Please welcome Kimberly G. Giarratano, author of Grunge Gods and Graveyards.
What’s your idea of a perfect day?
My perfect day would start off with brunch in Key West. If it’s going to be perfect, then I’m going to be on vacation. There would be some type of spa treatment involved and I’d have hours to myself to write in a café overlooking the water. Oh, and it would be childless. I love my kids with all my being, but if we’re going to be honest, then my kids are going to be hanging out with their grandparents so Mama can be by herself. That’s a perfect day. Oh, my husband can come too if he wants.
Do you have a signature accessory, color, fragrance, phrase, or meal?
When people think of me, they think of guacamole. It’s the best thing I make and it’s to die for. The secret is garlic. And perfectly ripe avocados.
Excluding family, name three people who either inspired you or influenced your creativity.
Writers inspire me so I’m going to say….Holly Black, J.K. Rowling, and Ernest Hemingway.
Do you listen to music when you write?
No. I require monastery-like silence to work. Which is why I struggle so much to write with three small children in the house.
If your latest book were chocolate, what kind would it be and why?
Lindt’s chili dark chocolate because Grunge Gods and Graveyards is a spicy YA romance with a dark, suspenseful mystery.
What made you interested in writing this particular story?
I wanted to write a YA version of The Ghost and Mrs. Muir. I find a relationship between a girl and ghost so romantic because it can’t end happily…or can it? I had set the novel in the 90s because that’s when I was a teenager and I wanted 90s alternative music to figure prominently in the story. I guess I was just nostalgic for my youth.
What themes do you regularly (re)visit in your writing?
Identity is a constant theme in my work. Grunge Gods talks a lot about identity and trying to fit into various groups. Characters struggle with being Jewish, being Latino, being a teenager, being popular, being an outsider, being gay. I find myself fascinated with how my characters try to be all these things and still be true to themselves. Especially because my characters are teens. Adolescence is so much about figuring out who you are and who you want to become.
Tell us about your main character’s psyche or personality. What led her (or him) to be the person s/he is today?
Lainey Bloom had a very normal childhood. She was a kid in the 1980s. She played outside all the time. Tag, manhunt, and hopscotch were a part of her daily routine. She and her best friend would run through the cemetery and tell ghost stories. She had sleepovers and plenty of friends. Then when she was a teenager, during the most insecure and unsure time in her life, her mother died of cancer. Lainey’s sister emotionally checked out and her father became a workaholic. Lainey withdrew and isolated herself among her peers.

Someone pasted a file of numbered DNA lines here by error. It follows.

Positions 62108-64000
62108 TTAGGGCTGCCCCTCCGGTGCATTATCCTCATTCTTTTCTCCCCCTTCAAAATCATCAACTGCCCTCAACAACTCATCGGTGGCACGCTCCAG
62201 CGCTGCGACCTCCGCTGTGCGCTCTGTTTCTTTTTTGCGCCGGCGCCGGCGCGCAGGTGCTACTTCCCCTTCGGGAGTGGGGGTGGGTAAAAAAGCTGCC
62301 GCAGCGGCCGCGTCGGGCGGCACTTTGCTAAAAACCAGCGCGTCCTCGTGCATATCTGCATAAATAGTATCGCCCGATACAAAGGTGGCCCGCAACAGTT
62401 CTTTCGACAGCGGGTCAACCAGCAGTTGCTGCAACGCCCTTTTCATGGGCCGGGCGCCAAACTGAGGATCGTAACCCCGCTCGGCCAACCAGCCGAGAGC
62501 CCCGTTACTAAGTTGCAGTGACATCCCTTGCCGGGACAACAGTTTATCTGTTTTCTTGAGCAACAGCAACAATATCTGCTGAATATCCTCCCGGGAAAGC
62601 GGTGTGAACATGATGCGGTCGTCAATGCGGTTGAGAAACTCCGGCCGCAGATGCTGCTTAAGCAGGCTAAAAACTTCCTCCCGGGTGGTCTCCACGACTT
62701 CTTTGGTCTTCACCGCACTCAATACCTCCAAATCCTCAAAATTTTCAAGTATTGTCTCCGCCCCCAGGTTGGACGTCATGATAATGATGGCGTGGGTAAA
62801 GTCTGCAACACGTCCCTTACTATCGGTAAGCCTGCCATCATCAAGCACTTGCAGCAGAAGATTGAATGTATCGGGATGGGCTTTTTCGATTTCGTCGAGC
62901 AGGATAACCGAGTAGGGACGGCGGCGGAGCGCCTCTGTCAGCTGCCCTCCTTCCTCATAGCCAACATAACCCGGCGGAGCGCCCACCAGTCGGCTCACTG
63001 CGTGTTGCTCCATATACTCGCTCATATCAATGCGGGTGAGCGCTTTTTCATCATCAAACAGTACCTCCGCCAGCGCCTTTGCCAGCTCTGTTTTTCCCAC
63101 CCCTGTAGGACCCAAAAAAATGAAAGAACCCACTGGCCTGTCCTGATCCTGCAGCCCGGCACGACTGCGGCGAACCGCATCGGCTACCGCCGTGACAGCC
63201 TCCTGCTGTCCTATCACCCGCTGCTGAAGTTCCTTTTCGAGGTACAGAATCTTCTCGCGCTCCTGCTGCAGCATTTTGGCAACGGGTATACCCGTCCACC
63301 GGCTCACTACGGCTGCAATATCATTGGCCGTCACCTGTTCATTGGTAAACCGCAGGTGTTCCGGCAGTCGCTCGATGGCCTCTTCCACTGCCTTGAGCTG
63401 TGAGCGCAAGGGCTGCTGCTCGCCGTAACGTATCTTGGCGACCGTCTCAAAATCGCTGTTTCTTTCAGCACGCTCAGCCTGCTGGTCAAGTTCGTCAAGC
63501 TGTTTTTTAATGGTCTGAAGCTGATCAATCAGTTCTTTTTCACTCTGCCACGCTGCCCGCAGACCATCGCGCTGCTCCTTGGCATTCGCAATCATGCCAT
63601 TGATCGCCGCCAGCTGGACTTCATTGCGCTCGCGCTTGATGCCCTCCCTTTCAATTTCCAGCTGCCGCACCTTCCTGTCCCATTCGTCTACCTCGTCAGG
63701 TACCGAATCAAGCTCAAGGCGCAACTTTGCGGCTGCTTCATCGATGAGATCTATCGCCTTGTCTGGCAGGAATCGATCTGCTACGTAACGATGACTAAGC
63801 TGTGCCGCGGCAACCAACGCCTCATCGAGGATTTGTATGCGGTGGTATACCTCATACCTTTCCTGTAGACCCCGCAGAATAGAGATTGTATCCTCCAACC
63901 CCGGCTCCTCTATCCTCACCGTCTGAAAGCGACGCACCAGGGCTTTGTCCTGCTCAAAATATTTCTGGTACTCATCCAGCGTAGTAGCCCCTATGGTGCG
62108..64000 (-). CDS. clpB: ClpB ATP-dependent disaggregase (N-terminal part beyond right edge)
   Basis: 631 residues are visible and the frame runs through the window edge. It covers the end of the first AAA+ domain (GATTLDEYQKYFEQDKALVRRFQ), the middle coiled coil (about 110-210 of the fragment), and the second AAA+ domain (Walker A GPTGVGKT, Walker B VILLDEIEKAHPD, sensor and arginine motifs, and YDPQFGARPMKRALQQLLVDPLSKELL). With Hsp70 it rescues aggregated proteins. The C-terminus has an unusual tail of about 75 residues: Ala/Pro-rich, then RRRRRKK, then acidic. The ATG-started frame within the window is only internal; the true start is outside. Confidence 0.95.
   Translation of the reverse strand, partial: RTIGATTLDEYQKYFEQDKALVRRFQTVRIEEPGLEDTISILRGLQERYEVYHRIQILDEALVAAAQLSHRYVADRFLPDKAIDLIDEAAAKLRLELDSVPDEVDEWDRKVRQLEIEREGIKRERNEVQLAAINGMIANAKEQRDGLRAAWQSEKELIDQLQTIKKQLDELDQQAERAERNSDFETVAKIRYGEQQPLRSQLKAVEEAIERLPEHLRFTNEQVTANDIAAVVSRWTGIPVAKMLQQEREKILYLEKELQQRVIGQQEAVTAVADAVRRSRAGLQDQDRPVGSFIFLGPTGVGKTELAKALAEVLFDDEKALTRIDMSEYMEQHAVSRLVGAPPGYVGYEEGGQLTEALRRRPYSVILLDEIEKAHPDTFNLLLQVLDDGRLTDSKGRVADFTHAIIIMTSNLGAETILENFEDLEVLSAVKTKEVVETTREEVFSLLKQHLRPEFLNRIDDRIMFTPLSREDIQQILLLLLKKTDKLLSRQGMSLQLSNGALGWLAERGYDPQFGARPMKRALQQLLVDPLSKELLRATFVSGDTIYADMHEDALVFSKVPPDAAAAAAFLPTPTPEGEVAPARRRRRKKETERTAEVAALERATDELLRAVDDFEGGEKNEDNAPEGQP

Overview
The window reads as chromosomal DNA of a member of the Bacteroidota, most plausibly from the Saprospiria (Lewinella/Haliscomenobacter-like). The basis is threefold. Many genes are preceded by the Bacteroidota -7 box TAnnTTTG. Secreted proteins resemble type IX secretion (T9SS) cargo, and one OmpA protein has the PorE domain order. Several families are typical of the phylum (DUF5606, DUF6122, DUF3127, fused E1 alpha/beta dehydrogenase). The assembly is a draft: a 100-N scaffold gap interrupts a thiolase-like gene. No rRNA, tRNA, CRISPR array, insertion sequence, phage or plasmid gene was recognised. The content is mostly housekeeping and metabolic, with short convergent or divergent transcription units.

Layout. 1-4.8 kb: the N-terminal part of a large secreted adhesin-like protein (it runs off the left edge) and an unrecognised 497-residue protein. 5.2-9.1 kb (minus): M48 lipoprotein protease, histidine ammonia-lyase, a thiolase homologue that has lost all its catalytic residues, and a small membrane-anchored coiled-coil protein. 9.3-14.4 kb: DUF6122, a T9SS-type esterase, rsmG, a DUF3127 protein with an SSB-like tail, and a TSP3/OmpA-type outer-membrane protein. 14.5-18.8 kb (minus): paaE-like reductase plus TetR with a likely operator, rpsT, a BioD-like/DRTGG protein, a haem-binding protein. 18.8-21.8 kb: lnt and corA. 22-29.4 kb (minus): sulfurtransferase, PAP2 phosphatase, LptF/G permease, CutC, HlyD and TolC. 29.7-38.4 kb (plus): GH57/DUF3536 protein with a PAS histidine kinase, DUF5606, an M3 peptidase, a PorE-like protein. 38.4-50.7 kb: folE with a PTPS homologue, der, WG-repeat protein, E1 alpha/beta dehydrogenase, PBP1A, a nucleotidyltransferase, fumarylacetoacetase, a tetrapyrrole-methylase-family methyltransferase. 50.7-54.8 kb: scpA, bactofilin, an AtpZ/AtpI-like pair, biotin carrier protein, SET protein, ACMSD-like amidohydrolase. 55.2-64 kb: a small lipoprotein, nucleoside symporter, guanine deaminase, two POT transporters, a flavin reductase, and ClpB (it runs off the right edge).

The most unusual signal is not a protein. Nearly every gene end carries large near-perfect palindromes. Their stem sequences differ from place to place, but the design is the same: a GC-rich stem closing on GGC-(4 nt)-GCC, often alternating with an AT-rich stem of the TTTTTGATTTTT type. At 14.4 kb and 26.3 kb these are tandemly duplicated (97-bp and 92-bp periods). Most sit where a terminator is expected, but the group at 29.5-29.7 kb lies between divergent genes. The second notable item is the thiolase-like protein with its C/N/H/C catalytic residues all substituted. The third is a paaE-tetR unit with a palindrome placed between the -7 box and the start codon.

The prologue is one of the most emotional scenes in the book because Lainey’s friend, Danny, is killed in a hit-and-run. When she starts school in September, everyone blames her for his death and she can’t avoid the intense guilt and shame she feels over her part in the tragedy. So, in the beginning of the novel, Lainey is really depressed and lonely and heartbroken. It’s a lot for anyone to overcome, let alone a teenager. But somehow Lainey rallies. She’s damaged and scarred, but she’s doesn’t give up easily.
Describe your protagonist as a mash-up of three famous people or characters.
Lainey is one part Courtney Love (angsty rock chick), one part Veronica Mars, (sharp sleuth) and one part Jane Eyre (neglected soul).
If you could host an author dinner party, who are the six writers (living or otherwise) you’d include?
Neil deGrasse Tyson
What’s next for you?
I’m working on another YA ghost story/mystery, but this one is set in Key West, Florida. It’s told in dual POV and has a dynamic cast of characters. I’m also working on a short story mystery for a YA Sci-Fi anthology and I have a YA historical mystery in the outlining stage.
Kimberly G. Giarratano lives in the woods of northeastern Pennsylvania with her husband and small children. Before staying home with her children, Kimberly was an ESL teacher and a YA librarian. One day Kimberly hopes to move to Key West, Florida where she can write in a small studio, just like Hemingway. Grunge Gods and Graveyards is her first novel.